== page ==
The main buzzword I keep coming back towards is versatility. Not only do the Suns want to mimic a similar roster to what Golden State and Houston have — long, lanky 3-and-D wings plus ample amounts of plus shooters — but expand on that similar vision.

Not only would no other rebuilding team posses the offensive firepower from a playmaking and scoring perspective like Phoenix, but it makes them very unique altogether which I’ll explain further in detail in the next section.

Simply put, outside of maybe Philadelphia if Fultz gets his perimeter shot back more to a consistent level, I’m confident that positionless wing trio would vault the Suns into a spot they haven’t experienced since the 7 Seconds or Less days.

Doncic’s three-point percentage this season of 30.6% is not really the case because almost 20% of those attempts have been on end of quarter heaves after tracking through full games I was able to capture. It’s more realistic to believe that he is a 35% shooter from beyond the arc, which definitely ups the possibilities of how an above-average sniper like Booker could play off of him with ease in the backcourt.

The shooting stroke Doncic has is also very translatable to the NBA. There are no significant issues with mechanics compared to Simmons, Fultz or Ball outside of landing his feet aiming towards the left. That’s a quick fix in the first month of acclimating himself to his franchise.

Not only that, but it should be noted that Doncic has also taken steps forward athletically over the past two seasons. Once he was placed into pro-level training, he improved by the year naturally. His lack of burst is overblown because we spoke on a lot of the same things when discussing Lonzo in 2017.

Instead of trying to follow the lead, the Suns would innovate ahead of the curve much like Mike D’Antoni did with Steve Nash running the show.

Doncic, Booker, and Jackson would not only naturally allow each other space to operate but also it’s so unique that all three could take turns bringing the ball up next season.

Yeah, nobody in the league can have that idea in their back pocket at the moment, especially with them all age 19-21.

If the Suns are really serious about the idea of optimum versatility, they definitely fulfill that notion by selecting Doncic.

The Hydra Effect

If you cut off the head of the mythical Hydra, it grows back two more in the process. That’s the scary idea for oppositions if the Suns went forward with a core built around Doncic, Booker, and Jackson.

Try to gameplan to take Booker out and all the sudden that’s alright because either Doncic or Jackson can handle the primary ball-handling duties and vice versa.

This idea really comes back to 2015 when McDonough tried his hand at his own Hydra with Goran Dragic, Eric Bledsoe, and Isaiah Thomas. That didn’t work one bit with all three small in stature and not versatile enough to play against 1s consistently on both ends.

Instead of running into the problems that trio encountered, this one instead would feed off each other. This modern and efficient variation of McDonough’s three-headed monster would allow all three of them to play positions 1-4 without issue (Booker 1-3, Jackson 1-4, Doncic 1-4).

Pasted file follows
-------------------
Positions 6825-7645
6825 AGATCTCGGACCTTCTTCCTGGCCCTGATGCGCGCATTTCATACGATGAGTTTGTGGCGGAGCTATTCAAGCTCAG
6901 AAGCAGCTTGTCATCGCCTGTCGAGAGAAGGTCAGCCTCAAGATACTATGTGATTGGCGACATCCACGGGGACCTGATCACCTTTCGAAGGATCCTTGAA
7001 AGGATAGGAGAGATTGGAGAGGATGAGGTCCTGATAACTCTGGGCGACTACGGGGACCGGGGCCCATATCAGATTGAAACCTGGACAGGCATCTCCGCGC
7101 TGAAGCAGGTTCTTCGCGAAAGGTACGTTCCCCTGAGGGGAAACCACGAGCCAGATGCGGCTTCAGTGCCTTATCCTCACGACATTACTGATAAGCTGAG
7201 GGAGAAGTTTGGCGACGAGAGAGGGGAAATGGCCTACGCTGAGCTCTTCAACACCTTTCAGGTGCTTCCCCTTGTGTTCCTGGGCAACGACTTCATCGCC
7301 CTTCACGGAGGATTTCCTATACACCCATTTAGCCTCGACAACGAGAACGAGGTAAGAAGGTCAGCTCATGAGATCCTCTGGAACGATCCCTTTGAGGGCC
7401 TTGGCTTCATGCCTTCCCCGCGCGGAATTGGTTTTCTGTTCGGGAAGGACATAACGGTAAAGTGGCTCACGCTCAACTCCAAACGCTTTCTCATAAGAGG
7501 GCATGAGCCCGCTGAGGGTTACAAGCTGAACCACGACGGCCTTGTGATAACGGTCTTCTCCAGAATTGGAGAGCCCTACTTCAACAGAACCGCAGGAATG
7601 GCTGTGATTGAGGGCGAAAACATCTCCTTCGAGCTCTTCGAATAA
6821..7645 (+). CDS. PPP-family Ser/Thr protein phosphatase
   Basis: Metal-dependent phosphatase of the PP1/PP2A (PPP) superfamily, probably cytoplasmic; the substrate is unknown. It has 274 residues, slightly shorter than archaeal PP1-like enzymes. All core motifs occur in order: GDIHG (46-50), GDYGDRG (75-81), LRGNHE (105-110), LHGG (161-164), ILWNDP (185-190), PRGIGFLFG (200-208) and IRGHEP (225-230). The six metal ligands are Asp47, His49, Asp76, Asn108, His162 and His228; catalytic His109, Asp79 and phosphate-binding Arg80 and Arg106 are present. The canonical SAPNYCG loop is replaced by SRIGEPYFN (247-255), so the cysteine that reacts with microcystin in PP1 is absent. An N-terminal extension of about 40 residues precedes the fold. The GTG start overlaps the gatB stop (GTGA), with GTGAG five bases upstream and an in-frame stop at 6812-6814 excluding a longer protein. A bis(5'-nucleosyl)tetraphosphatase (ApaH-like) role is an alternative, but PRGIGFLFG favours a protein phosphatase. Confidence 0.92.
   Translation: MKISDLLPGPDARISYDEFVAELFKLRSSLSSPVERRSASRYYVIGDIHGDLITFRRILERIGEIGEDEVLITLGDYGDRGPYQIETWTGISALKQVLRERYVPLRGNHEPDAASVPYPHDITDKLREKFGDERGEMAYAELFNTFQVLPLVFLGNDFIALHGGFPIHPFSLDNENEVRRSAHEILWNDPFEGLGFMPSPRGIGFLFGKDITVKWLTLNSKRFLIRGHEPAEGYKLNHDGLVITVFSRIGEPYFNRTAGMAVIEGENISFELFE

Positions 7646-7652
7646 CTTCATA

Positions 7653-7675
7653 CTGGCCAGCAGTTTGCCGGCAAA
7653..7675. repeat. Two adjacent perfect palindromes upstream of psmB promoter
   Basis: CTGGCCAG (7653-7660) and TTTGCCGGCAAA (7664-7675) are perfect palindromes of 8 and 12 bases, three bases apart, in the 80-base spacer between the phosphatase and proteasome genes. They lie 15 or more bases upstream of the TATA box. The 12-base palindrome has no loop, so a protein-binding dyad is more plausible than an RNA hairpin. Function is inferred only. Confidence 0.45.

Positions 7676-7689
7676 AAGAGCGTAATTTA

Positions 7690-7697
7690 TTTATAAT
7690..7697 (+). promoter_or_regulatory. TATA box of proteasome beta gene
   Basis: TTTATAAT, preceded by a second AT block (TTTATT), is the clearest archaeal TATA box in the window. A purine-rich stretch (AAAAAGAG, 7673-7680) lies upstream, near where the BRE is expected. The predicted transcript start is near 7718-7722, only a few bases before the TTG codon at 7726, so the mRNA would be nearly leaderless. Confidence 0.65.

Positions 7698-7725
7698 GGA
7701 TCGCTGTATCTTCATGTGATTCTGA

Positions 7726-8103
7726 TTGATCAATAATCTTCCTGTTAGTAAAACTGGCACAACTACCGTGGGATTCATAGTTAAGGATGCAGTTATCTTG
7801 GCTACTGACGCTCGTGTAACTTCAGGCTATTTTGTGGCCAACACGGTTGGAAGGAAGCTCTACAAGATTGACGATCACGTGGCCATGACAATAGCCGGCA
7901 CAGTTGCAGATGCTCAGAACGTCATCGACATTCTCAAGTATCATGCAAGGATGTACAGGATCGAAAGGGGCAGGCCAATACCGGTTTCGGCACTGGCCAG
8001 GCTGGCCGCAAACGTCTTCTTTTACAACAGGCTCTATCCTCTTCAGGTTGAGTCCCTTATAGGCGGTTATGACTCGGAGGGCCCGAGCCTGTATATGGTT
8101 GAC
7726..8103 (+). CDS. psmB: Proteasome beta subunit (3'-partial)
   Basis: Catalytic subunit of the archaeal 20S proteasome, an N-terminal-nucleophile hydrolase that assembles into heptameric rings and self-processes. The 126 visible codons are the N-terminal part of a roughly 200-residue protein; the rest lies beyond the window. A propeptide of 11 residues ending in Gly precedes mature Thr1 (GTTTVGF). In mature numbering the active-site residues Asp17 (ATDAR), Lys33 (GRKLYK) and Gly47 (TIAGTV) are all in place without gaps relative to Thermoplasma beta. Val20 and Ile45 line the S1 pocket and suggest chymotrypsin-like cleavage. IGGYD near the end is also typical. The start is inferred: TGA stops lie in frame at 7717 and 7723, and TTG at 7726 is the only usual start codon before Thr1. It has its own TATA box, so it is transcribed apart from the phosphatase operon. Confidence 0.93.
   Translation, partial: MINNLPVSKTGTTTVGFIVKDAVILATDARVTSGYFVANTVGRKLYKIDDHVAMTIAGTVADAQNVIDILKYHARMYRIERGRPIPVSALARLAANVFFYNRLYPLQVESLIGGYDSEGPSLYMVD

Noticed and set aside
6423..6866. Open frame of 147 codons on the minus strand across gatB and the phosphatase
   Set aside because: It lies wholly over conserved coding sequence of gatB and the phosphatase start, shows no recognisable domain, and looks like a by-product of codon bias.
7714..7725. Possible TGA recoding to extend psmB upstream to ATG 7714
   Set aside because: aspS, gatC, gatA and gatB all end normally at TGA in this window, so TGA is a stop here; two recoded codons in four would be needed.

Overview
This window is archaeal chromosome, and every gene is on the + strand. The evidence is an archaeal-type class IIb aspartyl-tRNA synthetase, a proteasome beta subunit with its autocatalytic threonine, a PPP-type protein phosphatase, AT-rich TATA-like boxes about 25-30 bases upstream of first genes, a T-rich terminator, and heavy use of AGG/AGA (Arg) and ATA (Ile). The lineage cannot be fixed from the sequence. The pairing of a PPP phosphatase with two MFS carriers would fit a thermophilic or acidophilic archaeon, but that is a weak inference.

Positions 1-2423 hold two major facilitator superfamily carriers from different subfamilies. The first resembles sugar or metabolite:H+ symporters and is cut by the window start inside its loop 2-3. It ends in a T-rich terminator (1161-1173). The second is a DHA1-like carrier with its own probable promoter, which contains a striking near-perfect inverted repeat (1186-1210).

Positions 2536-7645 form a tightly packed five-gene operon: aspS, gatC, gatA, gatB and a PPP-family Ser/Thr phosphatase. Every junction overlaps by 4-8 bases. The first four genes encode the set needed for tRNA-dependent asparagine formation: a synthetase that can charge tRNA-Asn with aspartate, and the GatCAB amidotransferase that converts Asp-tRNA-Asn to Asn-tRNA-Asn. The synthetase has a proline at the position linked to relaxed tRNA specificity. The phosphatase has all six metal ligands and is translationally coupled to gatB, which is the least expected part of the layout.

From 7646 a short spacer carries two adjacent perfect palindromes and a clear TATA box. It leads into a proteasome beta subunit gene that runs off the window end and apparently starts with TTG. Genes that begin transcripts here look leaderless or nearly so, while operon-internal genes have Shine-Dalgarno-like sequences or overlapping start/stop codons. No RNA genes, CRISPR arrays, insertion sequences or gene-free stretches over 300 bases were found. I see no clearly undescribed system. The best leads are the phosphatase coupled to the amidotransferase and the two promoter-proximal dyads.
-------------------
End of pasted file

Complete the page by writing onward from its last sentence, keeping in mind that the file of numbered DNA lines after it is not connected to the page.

As it relates to defense, when speaking on Doncic I keep coming back towards how other advanced passers entering the league have fared. Doncic is not as physically imposing as Simmons, but he’s instinctual enough on that end like Ball where he’s able to make smart team reads on switches and interrupt passing lanes often.

Ball himself has turned into a great defender on the next level due to his advanced knowledge of the court. Doncic won’t blow you away on that end with a steal into a powerful poster slam but he will be the main instigator in many situations into why his teammate was able to cut off his man for a turnover.

For how a Doncic fit would work in Phoenix, they would be relying heavily on Jackson developing into guarding 1s on a regular basis. After seeing his rapid acceleration on both ends, I’m more confident than I was in January on that notion. Jackson’s speed and length against point guards should be a normal agitator and the backcourt pairing of Doncic and Booker would allow him to save his energy for those moments.

When trying to formulate a comparison for Doncic, I keep coming back towards the two I have mentioned most: Simmons and Ball. Both have the same profile as Doncic relating to his above-average to elite passing with great size including promising scoring touch. Simmons and Ball were top two picks, so Doncic will end up there himself most likely.

With all of these factors, the Suns’ front office should have Doncic at the top of their draft board. If they land at No. 1 and select him, don’t freak out about it just because the local media never really talk about him.

If McDonough and Co. decide upon Doncic to be that final missing piece to their young core, it could open up a world of possibilities with building a competitive roster around their ample versatility.

I’m all the way in on this trio bringing a title contender to the Valley if management constructs pieces around their strengths over the next few seasons. Now, the question is if they stick to their word since selecting Jackson.